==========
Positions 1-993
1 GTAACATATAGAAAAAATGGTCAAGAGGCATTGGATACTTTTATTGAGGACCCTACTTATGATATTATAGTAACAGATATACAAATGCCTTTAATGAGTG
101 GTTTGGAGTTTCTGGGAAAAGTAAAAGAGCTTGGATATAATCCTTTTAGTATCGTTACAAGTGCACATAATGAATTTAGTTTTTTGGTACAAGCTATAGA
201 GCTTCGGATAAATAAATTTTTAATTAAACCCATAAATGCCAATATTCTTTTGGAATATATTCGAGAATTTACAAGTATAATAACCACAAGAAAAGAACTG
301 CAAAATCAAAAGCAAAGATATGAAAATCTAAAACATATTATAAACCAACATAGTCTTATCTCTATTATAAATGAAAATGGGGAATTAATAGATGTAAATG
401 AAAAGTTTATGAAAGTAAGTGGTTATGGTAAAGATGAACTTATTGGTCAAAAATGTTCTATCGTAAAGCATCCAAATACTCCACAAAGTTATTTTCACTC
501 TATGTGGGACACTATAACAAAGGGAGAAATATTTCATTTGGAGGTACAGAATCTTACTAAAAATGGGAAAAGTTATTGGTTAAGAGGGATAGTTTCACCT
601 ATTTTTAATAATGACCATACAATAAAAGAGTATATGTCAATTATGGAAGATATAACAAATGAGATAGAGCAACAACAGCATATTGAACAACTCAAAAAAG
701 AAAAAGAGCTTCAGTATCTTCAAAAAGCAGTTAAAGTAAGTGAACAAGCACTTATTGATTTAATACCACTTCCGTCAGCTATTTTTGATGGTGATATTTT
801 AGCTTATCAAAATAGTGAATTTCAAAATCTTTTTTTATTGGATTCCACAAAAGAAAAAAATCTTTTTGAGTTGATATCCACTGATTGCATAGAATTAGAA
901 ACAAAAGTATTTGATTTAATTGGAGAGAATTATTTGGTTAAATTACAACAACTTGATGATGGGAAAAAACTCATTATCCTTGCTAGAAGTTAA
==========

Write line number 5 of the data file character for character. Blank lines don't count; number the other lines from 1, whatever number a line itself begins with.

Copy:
301 CAAAATCAAAAGCAAAGATATGAAAATCTAAAACATATTATAAACCAACATAGTCTTATCTCTATTATAAATGAAAATGGGGAATTAATAGATGTAAATG